Adult body height appears to be significantly associated with marital outcomes: taller men across contexts have been found to be more likely to be married, and more likely to be married at younger ages. We are interested in exploring both outcomes individually and simultaneously, while using an unique, individual-level dataset of Dutch men and their brothers born between 1841 and 1900. To do so, we exploit survival models and cure models. While survival models yield a single estimate for the hazard (or age at) marriage, cure models yield two: one for the likelihood of marriage, and one for the hazard of first marriage. Cure models thus account for selection into marriage, while survival models do not. We find that, in the survival analyses, being in the shortest 20 % of heights is associated with later ages of marriage, relative to being average height. However, when we account for selection into marriage with cure models, we find that height is no longer associated with age at marriage. Instead, we see that height is associated with the likelihood of being married, with being in the bottom 20 % of heights associated with a 56.1 % decreased likelihood of being married, relative to being average height. We therefore conclude that height may be a gatekeeper for access to marriage, but it appears that other factors – likely related to the ability to set up an independent household – are more important in determining the timing of marriage for our research population.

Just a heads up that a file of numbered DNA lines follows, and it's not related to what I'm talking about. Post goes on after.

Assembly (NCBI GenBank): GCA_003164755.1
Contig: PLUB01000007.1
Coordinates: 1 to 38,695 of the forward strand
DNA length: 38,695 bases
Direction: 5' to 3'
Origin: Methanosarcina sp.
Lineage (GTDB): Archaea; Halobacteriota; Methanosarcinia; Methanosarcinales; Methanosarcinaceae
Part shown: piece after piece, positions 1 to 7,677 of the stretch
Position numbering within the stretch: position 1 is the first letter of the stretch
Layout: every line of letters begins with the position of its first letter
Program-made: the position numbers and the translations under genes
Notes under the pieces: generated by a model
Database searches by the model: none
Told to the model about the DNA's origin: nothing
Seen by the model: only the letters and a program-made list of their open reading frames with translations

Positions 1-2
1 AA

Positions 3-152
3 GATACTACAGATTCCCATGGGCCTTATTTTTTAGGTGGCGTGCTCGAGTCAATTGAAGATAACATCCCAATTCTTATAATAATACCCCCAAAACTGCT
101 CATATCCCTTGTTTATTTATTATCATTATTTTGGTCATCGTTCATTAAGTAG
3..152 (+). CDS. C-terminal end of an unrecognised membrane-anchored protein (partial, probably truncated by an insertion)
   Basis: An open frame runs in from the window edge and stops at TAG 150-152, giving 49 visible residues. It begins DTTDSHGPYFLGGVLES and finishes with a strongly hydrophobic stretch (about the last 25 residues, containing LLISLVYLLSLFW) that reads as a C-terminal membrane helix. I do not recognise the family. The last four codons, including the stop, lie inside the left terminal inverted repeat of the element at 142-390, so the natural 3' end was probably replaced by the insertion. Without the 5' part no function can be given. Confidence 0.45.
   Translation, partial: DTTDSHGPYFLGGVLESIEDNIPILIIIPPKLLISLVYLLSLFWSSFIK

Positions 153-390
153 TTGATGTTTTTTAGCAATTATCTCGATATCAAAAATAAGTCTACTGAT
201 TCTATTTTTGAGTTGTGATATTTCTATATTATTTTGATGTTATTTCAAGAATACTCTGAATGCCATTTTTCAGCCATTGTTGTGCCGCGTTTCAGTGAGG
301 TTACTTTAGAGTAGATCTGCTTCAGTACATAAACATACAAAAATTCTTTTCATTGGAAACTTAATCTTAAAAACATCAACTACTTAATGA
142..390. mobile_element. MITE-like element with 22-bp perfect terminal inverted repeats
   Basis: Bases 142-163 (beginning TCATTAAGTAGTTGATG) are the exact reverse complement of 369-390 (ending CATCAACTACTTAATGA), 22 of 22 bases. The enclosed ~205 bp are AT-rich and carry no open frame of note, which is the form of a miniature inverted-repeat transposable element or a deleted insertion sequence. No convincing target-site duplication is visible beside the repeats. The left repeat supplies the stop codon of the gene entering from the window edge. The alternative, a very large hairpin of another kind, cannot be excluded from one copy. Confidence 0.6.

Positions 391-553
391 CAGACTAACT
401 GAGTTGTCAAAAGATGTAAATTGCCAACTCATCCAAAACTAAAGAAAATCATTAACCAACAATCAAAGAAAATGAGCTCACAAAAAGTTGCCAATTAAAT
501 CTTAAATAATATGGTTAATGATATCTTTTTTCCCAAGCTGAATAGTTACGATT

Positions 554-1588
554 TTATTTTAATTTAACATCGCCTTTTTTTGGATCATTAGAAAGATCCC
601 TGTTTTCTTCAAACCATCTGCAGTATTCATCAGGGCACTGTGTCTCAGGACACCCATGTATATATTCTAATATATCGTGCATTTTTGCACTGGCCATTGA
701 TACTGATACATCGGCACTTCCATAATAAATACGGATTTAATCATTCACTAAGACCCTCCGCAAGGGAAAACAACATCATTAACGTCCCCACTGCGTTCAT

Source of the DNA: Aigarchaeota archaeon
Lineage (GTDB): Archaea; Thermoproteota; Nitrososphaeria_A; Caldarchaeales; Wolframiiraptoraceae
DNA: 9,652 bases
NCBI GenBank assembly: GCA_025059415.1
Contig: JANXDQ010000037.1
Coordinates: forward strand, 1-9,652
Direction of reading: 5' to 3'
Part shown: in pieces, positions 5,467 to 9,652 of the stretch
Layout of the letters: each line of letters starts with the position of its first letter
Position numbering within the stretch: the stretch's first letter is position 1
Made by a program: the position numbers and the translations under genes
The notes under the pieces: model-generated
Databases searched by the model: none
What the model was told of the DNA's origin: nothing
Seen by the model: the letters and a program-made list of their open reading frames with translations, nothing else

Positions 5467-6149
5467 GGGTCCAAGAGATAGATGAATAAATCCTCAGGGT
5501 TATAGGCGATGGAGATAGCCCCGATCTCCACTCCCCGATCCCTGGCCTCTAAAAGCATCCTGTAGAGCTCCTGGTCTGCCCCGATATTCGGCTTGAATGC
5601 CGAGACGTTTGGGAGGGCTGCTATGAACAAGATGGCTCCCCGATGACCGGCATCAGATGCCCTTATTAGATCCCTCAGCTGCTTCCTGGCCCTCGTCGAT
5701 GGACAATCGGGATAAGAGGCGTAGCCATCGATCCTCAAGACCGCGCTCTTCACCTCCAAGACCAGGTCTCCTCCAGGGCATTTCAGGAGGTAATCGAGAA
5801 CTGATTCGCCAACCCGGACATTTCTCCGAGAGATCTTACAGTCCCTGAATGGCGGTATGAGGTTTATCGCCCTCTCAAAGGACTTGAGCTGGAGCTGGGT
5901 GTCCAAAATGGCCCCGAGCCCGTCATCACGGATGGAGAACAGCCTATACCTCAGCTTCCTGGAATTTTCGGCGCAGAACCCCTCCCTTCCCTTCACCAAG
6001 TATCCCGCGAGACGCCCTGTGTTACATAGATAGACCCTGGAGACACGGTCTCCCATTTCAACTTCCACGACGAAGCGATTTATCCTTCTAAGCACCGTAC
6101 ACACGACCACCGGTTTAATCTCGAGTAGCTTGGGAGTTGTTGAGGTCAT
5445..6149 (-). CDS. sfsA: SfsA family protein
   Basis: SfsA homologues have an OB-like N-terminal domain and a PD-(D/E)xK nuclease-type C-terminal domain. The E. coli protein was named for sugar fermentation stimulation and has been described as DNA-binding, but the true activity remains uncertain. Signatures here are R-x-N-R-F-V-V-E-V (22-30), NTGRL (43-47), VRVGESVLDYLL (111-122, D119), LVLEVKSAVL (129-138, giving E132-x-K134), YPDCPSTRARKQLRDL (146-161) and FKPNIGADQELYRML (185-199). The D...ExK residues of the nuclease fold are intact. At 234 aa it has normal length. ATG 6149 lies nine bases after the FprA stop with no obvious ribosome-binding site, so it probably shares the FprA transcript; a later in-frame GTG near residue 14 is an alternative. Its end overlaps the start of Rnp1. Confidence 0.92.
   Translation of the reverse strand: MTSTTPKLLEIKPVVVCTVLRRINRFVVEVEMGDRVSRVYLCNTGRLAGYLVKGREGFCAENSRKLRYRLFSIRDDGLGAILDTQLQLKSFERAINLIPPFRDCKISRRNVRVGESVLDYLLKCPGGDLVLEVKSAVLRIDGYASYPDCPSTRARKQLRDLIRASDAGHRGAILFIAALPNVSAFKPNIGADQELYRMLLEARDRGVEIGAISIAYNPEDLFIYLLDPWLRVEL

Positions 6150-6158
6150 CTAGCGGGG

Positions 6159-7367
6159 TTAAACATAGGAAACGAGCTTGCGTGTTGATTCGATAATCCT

- Cure models
- Sibling design